Demands on us have expanded—at the hospital as well as in our homes and communities—as we seek to balance the competing needs.
Self-care also can involve showing empathy and concern for others. This can take many forms: donating blood—desperately needed in many communities, providing a listening ear to a colleague, or helping provide sound evidence-based information in your community. Your elected officials need to hear from you on a topic where your expertise is meaningful. Counterintuitively, some find themselves bolstered and uplifted by giving more because the impact, the return on investment, can be re-energizing. The ACS can help connect you with any one of these opportunities for service.
We also need to address the significant systemic issues that contribute to surgeon burnout. Clearly, our profession must advocate for reforms that are fair, equitable, and do not pit one specialty against another within a narrow slice of the healthcare system. We will champion policies that ensure the highest quality for our patients with resources that allow us to continue providing exemplary care in our communities. Hospitals and systems should continue to prioritize restoring the numbers of ancillary healthcare workers on our teams. The ACS can play a role in these important areas.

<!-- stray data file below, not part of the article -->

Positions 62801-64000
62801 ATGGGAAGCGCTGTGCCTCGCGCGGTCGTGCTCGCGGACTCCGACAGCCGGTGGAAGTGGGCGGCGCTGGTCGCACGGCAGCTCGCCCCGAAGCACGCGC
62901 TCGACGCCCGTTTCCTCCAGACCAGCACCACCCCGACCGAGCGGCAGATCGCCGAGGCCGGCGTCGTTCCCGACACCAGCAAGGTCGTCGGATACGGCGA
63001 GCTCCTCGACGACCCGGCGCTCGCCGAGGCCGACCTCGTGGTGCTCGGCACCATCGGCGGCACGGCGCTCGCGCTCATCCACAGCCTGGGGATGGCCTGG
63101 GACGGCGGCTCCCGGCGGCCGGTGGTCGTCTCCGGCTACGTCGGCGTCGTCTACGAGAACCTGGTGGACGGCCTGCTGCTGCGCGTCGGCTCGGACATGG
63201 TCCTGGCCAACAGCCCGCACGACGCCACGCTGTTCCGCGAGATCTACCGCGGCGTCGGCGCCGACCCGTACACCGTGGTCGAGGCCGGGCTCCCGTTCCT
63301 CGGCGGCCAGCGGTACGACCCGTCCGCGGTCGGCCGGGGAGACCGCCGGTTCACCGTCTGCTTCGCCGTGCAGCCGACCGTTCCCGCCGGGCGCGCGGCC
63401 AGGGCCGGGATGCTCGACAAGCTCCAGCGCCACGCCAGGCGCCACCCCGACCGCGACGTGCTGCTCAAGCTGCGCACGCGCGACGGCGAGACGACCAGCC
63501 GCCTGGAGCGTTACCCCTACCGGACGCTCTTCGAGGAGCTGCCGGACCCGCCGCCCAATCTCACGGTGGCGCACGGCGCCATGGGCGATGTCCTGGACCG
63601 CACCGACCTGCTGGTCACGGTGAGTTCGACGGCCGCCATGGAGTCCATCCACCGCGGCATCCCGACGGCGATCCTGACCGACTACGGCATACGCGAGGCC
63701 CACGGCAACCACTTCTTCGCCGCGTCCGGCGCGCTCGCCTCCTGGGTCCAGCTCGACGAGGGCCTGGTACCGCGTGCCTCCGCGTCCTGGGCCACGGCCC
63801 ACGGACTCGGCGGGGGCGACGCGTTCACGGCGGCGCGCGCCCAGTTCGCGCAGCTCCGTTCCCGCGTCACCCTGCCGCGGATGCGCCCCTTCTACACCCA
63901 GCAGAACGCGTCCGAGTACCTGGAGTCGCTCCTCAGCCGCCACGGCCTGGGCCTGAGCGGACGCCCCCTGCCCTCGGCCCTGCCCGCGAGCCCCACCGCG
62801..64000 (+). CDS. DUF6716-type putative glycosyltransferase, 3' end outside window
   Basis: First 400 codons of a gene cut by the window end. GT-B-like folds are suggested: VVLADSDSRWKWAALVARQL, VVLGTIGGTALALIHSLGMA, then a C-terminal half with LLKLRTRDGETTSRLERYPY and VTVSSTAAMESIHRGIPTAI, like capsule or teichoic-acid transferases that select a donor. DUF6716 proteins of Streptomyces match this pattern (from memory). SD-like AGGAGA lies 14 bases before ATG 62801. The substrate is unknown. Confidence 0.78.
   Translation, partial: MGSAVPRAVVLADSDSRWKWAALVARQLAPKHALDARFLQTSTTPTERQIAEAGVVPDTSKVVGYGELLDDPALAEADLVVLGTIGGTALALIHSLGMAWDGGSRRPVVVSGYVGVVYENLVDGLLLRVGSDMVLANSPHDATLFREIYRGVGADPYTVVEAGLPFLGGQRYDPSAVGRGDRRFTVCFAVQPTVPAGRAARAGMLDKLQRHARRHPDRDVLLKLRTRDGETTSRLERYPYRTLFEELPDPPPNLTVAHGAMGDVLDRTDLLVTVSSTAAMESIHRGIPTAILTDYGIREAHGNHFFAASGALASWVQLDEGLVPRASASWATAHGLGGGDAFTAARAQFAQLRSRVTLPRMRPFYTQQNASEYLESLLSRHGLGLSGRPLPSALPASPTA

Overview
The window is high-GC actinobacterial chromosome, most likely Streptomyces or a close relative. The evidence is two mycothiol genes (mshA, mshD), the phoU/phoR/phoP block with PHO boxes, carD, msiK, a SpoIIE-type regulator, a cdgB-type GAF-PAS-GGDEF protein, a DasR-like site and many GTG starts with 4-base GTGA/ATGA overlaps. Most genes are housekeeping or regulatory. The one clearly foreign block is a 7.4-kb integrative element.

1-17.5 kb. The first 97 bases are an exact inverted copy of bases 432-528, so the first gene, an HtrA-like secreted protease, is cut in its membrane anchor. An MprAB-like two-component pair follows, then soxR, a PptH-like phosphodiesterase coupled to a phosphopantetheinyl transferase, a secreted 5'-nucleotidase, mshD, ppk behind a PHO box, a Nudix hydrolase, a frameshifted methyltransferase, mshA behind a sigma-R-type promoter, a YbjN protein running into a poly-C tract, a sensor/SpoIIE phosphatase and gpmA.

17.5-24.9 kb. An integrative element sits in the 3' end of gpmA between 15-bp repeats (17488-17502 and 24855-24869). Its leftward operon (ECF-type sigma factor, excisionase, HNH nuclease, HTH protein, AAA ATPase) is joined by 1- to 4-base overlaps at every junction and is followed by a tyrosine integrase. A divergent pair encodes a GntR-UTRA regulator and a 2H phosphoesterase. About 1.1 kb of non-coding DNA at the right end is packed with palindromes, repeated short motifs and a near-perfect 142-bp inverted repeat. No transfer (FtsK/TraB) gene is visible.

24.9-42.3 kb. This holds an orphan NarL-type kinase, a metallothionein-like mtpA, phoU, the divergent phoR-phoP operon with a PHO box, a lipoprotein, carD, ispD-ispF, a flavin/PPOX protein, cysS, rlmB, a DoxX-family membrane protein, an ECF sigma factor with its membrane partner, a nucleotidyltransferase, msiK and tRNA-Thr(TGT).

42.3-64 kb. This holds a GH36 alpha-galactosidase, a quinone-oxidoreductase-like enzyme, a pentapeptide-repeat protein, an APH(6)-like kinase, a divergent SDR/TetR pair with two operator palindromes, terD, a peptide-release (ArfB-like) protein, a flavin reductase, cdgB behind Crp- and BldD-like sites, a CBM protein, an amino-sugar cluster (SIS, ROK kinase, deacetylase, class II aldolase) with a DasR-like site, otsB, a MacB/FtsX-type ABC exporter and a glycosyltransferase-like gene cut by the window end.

It is essential that we remove the stigma surrounding burnout. At every level of training (UME, GME, or CME), curricula should include educating learners about the value of sound mental health habits. Our profession should reflect a priority placed on hospitals, government agencies, and other institutions pursuing policies and protocols that foster surgeon well-being. As leaders in our practices, institutions, departments, or hospitals, we want everyone within the surgical ecosystem to be vigilant about identifying the exhaustion, depersonalization, and lack of efficacy that can be signs and symptoms of burnout. Ask your colleague if he or she is doing okay. Follow up if your partner says something concerning or defeatist. Let’s not lose even one more accomplished colleague from our profession.
To provide excellent care for our patients, we must invest in ourselves. We do it for our own sake—for the lives and careers that we have worked so hard to establish—and we do it for our patients, our families, and our friends. Take care of yourself, and know that the ACS is here to support and uplift you at many of these crossroads.
If you have comments or suggestions, please send them to Dr. Turner at firstname.lastname@example.org.